López-Corredoira, Martin

Martin López-Corredoira, Instituto de Astrofísica de Canarias     Instituto de Astrofísica de Canarias

REFERENCES:
ArXiv: https://arxiv.org/find/all/1/au:+Lopez%5fCorredoira/0/1/0/all/0/1
Books: The Twilight of the Scientific Age
Key Article: Non-standard Models and the Sociology of Cosmology
YouTube: https://youtu.be/caKCho7DFYs

***

First email:   Tuesday, 25 October 2016

Dear Prof. Dr. López-Corredoira:

I am having great fun and learning so much from your well-researched, unfiltered arXiv (1311.6324v2 [physics.hist-ph] 17 Dec 2013) submission entitled, Non-standard Models and the Sociology of Cosmology.

Thank you for all your work. It is most encouraging.

Notwithstanding, you may find my question that follows most peculiar, but we ask it in earnest: “Is it possible that high school people could come up with a non-standard model worthy of the attention of the scholarly community?”

In December 2011 two teachers and about 80 high school students rather naïvely began to explore a geometric progression that first went down in size to the Planck Length then reversed to go back up all the way to the Observable Universe.  That entire story is here.

Almost five years later we are still at it. Our most recent chart of all the base-2 numbers from the Planck base units is here: https://81018.com/chart

It wasn’t until Frank Wilczek (MIT) wrote three articles, Scaling Mt. Planck, in Physics Today (2001) did anybody take Max Planck’s basic units very seriously.  By that time big bang cosmology was firmly entrenched. None of those folks would be inclined to stop to ask, “Is it possible that the Planck base units, anywhere along the base-2 chart, are always ratios of each other, deeply and fundamentally related, and the universe is a highly-integrated whole?”

On its face, it looks like a silly question, appropriate for high school people and all our naiveté.  Yet, the further I go within our relatively new study of cosmology, especially looking at the work done within Natural Inflation, the more we see the parallels with big bang cosmology.  It mimics the big bang but without the big bang.Would you take a look at our chart, scrolling the top numbers with time, length, mass, and charge?  Isn’t it fascinating? If our universe is so ordered, what an alternative to the nihilism of the big bang!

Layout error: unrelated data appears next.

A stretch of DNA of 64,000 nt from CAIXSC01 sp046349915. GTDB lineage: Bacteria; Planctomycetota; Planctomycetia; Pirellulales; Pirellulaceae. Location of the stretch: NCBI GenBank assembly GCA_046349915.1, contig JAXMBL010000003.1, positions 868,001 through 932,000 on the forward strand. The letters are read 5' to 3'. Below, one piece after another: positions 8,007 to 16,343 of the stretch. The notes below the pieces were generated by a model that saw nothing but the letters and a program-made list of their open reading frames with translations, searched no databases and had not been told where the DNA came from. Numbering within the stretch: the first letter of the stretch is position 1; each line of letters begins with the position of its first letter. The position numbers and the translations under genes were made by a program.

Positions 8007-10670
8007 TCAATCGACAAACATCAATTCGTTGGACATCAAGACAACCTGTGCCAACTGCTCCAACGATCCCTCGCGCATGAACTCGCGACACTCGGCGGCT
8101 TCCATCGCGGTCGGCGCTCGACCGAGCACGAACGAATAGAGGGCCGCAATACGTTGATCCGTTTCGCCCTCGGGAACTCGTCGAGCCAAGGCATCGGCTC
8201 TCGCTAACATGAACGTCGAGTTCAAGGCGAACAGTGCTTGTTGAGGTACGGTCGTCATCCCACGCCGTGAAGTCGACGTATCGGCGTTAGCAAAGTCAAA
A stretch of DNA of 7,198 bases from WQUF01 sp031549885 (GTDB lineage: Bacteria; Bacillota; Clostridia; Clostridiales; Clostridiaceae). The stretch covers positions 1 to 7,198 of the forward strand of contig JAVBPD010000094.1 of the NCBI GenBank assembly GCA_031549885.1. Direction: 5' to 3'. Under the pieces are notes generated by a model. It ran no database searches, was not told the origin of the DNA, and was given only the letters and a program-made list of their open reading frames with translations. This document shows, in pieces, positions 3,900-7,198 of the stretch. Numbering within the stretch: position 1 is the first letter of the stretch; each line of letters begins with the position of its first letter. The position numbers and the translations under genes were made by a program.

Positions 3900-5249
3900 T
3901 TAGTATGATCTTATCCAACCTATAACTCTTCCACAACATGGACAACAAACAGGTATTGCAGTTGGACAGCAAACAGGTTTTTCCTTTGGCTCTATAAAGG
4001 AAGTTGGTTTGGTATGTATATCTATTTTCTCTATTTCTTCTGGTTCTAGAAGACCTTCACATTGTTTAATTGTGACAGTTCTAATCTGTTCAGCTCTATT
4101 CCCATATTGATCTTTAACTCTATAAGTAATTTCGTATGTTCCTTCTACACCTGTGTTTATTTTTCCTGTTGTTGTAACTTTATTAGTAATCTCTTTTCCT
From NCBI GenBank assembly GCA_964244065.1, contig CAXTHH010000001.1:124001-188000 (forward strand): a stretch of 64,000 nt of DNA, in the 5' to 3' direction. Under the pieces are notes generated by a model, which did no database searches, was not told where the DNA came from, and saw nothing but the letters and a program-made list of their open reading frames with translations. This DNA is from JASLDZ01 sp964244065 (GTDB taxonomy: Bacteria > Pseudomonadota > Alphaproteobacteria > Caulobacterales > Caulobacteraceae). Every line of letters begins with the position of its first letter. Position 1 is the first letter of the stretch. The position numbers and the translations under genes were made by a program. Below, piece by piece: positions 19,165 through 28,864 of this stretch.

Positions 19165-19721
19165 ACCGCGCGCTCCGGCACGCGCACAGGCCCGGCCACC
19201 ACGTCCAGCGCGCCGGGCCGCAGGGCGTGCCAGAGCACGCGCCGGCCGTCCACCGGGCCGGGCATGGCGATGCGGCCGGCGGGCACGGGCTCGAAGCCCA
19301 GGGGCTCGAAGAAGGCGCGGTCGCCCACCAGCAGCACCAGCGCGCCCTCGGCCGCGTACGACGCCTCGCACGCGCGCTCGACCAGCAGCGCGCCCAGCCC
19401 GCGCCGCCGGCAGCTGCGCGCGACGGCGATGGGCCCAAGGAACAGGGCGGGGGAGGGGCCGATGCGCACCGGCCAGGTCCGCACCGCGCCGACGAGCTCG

That theory has too many people acting like there is no tomorrow.  This theory or model depends on continuity and symmetry where the only time is Now and everything we do is encoded or imprinted on the universe.

What shall we do?  Have we gone too far off the deep end? Can we ever be to be taken seriously? Thank you.

Most sincerely,
Bruce
* * * * *
Bruce Camber
New Orleans

Notes to date from Non-standard Models and the Sociology of Cosmology:

“Halton C. Arp (1927– 2013), a heterodox observational cosmologist, known through his proposal of  (Lopez-Corredoira, 2003,§ 2.8), would point out: ‘Of course, if one ignores contradictory observations, one can claim to have an “elegant” or “robust” theory. But it isn’t science.’  (Arp & Block, 1991)   Also see: https://arxiv.org/find/astro-ph/1/au:+Arp_H/0/1/0/all/0/1

(Alternative models) fail to account for the abundance of deuterium in the cosmos, because deuterium easily undergoes nuclear fusion in stars and there are no known astrophysical processes other than the Big Bang itself that can produce it in large quantities. Hence the fact that deuterium is not an extremely rare component of the universe suggests that the universe has a finite age.

“Theories which assert that the universe has a finite life, but that the Big Bang did not happen, have problems with the abundance of helium-4. The observed amount of 4He is far larger than the amount that should have been created via stars or any other known process. By contrast, the abundance of 4He in Big Bang models is very insensitive to assumptions about baryon density, changing only a few percent as the baryon density changes by several orders of magnitude. The observed value of 4He is within the range calculated.”